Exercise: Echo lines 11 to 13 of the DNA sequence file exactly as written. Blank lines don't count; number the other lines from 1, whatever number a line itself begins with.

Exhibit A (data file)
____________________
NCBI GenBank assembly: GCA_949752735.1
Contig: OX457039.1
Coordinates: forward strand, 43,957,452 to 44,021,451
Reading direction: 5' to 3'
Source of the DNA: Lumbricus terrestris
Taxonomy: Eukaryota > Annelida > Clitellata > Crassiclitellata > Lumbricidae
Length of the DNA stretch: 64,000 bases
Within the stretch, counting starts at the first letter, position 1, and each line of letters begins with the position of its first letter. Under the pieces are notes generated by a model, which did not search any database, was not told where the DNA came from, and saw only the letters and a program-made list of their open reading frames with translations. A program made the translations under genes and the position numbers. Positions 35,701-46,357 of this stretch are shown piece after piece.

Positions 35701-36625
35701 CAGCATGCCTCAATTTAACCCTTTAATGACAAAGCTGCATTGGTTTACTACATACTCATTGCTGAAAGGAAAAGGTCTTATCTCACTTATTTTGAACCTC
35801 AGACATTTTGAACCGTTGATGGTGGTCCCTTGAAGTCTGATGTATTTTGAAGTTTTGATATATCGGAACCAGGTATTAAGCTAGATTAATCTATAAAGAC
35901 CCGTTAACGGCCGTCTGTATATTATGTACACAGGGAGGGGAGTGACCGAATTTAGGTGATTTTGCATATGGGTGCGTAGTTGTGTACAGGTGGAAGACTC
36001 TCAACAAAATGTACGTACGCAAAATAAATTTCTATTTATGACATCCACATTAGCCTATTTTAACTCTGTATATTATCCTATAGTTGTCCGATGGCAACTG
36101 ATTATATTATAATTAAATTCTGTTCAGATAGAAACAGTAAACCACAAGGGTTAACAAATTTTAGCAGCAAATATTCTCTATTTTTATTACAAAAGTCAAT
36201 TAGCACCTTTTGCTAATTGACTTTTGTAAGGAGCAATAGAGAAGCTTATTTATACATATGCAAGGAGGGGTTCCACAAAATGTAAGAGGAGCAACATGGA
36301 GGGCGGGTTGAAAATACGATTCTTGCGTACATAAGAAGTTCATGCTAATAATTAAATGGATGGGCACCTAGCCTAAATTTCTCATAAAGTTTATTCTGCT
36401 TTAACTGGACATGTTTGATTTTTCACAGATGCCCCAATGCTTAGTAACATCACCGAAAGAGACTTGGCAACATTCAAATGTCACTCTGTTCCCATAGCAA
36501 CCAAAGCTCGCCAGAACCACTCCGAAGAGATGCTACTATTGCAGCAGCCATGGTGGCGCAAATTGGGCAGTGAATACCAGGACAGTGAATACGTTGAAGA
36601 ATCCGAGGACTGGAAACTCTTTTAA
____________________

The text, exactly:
35801 AGACATTTTGAACCGTTGATGGTGGTCCCTTGAAGTCTGATGTATTTTGAAGTTTTGATATATCGGAACCAGGTATTAAGCTAGATTAATCTATAAAGAC
35901 CCGTTAACGGCCGTCTGTATATTATGTACACAGGGAGGGGAGTGACCGAATTTAGGTGATTTTGCATATGGGTGCGTAGTTGTGTACAGGTGGAAGACTC
36001 TCAACAAAATGTACGTACGCAAAATAAATTTCTATTTATGACATCCACATTAGCCTATTTTAACTCTGTATATTATCCTATAGTTGTCCGATGGCAACTG